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Irish Tourism Faces 'Biggest Challenge Since 2008 Economic Crash': ITIC

Published on Oct 27 2016 2:28 PM in General Industry tagged: tourism / Northern Ireland / Brexit / Irish Tourist Industry Confederation / Common Travel Area

Irish Tourism Faces 'Biggest Challenge Since 2008 Economic Crash': ITIC

Brexit has been labelled the biggest challenge to Irish tourism since the 2008 global economic crash, according to the Irish Tourist Industry Confederation (ITIC).

Paul Gallagher, ITIC chairman, said that analysis performed by the group showed that the implications of Brexit could be far-reaching for Irish tourism and that it is "critical" that four key areas need to be addressed in EU-UK negotiations to safeguard the industry. These are listed as Border Concerns; Aviation Access; Regulatory Regimes and Cross-border co-operation.

ITIC argues that it's necessary to maintain the Common Travel Area and that if border controls are to be imposed in Britain that they should not effect Ireland. The preservation of the current aviation regulatory regime of open market access for airlines between Ireland and the UK was also described as critical for Irish tourism to prosper.

Eoghan O’Mara Walsh, ITIC CEO, commented: "Any rolling back of liberalised air travel between the two countries is impossible to countenance. The existing network of routes and airline flexibility constitute essential infrastructure for tourism. Any arrangement that diminishes the open aviation market between Britain and Ireland would be seriously detrimental to the country’s tourism economy."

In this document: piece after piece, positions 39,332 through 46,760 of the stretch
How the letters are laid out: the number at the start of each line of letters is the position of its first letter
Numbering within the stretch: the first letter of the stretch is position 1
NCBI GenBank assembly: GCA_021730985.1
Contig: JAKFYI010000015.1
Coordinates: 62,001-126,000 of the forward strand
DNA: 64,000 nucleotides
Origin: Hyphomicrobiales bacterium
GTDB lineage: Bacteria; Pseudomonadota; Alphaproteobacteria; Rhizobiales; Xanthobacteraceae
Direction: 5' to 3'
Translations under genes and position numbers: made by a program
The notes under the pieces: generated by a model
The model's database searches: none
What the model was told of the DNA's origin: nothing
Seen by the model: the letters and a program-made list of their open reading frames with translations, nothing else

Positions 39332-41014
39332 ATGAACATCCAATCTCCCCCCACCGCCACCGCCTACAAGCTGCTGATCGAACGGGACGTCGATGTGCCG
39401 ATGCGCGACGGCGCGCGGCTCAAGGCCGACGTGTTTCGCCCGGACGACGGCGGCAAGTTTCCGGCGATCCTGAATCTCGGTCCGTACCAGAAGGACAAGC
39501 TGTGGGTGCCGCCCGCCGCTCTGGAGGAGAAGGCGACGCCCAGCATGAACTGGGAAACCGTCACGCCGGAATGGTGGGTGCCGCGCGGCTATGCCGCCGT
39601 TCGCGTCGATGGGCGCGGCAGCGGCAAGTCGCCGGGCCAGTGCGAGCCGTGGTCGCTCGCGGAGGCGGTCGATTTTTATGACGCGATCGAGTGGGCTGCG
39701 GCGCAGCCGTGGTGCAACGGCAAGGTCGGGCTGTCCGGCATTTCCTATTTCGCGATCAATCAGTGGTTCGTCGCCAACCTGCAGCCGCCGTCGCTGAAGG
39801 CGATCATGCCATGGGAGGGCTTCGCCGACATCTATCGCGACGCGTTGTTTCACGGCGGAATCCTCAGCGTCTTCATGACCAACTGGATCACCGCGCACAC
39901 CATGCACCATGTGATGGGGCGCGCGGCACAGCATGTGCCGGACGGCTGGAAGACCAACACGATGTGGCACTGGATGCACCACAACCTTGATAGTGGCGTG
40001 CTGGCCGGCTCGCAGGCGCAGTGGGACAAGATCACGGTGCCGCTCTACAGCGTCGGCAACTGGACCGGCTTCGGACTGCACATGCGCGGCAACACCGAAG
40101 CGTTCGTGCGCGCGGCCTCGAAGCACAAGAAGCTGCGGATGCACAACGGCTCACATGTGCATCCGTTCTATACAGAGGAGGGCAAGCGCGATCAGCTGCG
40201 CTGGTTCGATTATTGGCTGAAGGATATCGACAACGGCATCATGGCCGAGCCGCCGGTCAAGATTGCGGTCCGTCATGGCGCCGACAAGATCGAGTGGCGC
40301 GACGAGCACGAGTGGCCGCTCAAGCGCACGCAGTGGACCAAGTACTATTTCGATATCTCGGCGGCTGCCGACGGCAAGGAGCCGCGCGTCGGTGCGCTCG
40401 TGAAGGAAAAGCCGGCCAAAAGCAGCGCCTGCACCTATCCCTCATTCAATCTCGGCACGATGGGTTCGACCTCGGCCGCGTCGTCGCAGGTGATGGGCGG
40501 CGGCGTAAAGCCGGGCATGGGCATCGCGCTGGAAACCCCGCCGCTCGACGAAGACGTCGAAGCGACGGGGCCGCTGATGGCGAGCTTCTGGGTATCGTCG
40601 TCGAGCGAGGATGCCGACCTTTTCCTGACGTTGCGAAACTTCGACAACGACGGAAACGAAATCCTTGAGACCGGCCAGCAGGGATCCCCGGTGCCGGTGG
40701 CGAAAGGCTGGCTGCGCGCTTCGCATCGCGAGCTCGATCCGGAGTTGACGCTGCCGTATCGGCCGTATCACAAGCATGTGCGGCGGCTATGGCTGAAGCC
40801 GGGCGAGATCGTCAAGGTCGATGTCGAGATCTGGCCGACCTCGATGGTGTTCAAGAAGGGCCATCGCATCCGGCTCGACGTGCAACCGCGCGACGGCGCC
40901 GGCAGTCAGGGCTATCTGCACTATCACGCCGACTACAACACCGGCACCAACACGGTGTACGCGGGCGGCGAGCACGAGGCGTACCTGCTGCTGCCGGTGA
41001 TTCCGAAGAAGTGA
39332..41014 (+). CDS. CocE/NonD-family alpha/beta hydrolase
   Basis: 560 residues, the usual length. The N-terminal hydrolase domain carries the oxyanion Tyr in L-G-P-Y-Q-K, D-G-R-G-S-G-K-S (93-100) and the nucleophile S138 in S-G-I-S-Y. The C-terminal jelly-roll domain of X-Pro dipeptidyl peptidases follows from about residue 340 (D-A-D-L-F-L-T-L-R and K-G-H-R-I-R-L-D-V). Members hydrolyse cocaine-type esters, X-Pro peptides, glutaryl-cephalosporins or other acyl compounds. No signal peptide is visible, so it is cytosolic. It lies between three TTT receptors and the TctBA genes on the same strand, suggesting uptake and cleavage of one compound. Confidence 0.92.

The ITIC said that it's imperative that any new EU-UK deal should not be detrimental to tourism businesses in the Republic to the benefit of Northern Ireland. Gallagher added that there "needs to be a strong commitment to [cross-border co-operation] going forward in any new deal with appropriate resources allocated”.

O’Mara Walsh added: "Sterling has weakened by 18% since the vote in favour of leaving the EU. This means that British visitors now find Irish holidays 18% more expensive. It is critical at this time that the Irish tourism industry remains competitive and continues to offer good value for money."

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